Why You Should
Eat More Walnuts
What's something we all should include more of in our daily diet? Walnuts. These nuts are part of the Mediterranean diet, and in a study funded by the Spanish Ministry of Health — the "Prevencion con Dieta Mediterranea" (PREDIMED) study — results show that a Mediterranean diet (supplemented with olive oil or one ounce of mixed nuts, half of which are walnuts) is more beneficial than a low-fat diet when it comes to body weight, blood pressure, insulin resistance, blood lipids, lipid oxidation and systemic inflammation.
We checked in with Dr. Emilio Ros, a core member of the PREDIMED study, for more insight into the findings on walnuts.
What's the key ingredient in walnuts that makes them so beneficial?
"As [fellow member of the study] Dr. David Jacobs says, the healthy ingredient of walnuts is walnuts," says Dr. Ros. "Walnuts contain many bioactive molecules with the potential to beneficially [affect] health outcomes, namely unsaturated fatty acids (with an abundance of linoleic and alpha-linolenic — the vegetable omega-3 fatty acid), fibre, high-quality protein, lots of polyphenols, vitamin E, plant sterols, folic acid, melatonin, calcium, potassium and magnesium." He notes that the synergy of these ingredients likely promotes metabolic pathways that lead to the lowering of cholesterol and blood pressure, better insulin action and less adipose tissue-storage of fat, among other beneficial effects (all of which will be revealed in the final results of the PREDIMED study).
What makes walnuts stand apart from other nuts, then?
"There are three main ingredients that are more abundant in walnuts compared to other nuts: linoleic acid, alpha-linoleic acid and total polyphenols," says Dr. Ros.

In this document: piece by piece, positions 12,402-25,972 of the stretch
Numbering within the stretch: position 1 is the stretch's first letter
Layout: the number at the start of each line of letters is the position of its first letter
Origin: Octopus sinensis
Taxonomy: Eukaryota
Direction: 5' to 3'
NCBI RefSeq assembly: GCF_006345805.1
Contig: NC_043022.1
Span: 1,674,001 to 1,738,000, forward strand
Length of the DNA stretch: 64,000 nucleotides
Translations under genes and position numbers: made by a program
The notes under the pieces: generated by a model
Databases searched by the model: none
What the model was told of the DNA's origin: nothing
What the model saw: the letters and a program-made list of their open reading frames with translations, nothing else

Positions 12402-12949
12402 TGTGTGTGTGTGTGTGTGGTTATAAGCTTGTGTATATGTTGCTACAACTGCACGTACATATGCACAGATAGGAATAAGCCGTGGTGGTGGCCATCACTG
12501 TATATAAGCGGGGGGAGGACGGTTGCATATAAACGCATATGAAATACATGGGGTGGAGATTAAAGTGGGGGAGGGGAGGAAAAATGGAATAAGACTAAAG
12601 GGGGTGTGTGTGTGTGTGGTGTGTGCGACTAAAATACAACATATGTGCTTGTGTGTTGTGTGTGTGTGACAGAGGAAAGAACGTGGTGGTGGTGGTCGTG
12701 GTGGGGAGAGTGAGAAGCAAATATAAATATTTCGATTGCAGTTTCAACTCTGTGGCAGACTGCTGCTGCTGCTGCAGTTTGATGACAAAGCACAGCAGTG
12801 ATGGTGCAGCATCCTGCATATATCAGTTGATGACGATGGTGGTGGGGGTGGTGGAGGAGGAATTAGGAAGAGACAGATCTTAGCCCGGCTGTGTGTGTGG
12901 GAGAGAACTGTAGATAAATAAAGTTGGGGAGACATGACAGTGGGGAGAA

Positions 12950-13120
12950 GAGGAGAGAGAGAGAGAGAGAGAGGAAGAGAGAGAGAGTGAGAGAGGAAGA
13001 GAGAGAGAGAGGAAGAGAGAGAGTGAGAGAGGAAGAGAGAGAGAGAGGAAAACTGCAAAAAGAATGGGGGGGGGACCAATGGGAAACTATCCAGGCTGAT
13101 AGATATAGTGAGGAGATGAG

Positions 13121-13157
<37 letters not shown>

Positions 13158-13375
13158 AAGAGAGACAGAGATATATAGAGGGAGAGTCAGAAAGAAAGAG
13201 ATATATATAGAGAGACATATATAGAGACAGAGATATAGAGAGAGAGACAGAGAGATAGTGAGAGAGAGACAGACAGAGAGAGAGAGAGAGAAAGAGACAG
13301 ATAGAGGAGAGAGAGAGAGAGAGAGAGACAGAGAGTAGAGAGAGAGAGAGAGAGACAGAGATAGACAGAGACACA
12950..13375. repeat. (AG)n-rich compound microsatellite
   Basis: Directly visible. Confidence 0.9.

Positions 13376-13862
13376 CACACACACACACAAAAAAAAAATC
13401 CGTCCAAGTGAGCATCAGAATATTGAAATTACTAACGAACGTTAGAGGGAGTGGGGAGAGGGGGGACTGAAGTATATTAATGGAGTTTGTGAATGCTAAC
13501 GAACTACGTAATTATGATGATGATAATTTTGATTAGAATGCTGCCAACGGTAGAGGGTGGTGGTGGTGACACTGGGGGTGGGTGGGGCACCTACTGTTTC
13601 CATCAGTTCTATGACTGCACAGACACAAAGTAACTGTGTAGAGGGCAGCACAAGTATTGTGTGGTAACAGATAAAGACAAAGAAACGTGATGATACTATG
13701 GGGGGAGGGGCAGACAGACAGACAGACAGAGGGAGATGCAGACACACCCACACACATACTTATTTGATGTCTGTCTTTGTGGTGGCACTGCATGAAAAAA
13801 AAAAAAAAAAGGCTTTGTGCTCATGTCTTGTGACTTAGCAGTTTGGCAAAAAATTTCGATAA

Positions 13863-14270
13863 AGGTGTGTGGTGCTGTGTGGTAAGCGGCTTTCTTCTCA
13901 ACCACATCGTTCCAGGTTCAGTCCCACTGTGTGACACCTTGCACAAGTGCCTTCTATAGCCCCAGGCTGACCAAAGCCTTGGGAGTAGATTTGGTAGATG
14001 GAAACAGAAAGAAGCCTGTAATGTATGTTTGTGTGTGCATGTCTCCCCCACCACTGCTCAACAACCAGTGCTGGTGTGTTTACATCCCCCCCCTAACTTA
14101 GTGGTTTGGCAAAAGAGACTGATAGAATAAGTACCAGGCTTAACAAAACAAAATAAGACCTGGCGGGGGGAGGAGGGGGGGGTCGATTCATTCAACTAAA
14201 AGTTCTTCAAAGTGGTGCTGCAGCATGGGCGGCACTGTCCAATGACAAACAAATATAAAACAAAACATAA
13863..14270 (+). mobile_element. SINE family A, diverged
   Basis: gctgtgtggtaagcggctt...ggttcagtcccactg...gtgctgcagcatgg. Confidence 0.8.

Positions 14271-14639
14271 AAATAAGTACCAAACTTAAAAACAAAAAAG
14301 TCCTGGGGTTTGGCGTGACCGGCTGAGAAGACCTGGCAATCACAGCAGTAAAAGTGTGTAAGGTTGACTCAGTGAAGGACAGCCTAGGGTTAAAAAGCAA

Do the health properties differ if the walnuts are raw or cooked?
"Cooking the nuts may destroy the outer pellicle (the skin), which contains most of the antioxidants. Otherwise, the nutrients, vitamins and minerals are not affected. The loss of antioxidants in cooked walnuts is why we recommend consuming them raw," he says.
What were the major differences in benefits between the low-fat diet and the two Mediterranean diets?
"In PREDIMED, we gave advice on a low-fat diet, but participants only reduced total fat intake by 2 per cent, as they continued using olive oil (usually the common variety) in the kitchen and at the table," says Dr. Ros, noting that the study's participants were older and thus had deep-rooted dietary habits. "The major difference among the three PREDIMED diets was in the consumption of the supplemental foods provided — virgin olive oil and mixed nuts in the two Mediterranean diet arms, none in the low-fat diet arm, which can be considered a control diet group, as they mostly followed their usual background diet," he explains. "All PREDIMED results to date favour the two Mediterranean diet groups over the control group for all health outcomes assessed."
So how often and how much would you recommend the average person eat daily?
"At least one daily serving (30 grams), better one and a half daily servings (45 grams)," says Dr. Ros. "Or more realistically, a handful per day or at least three or four times per week."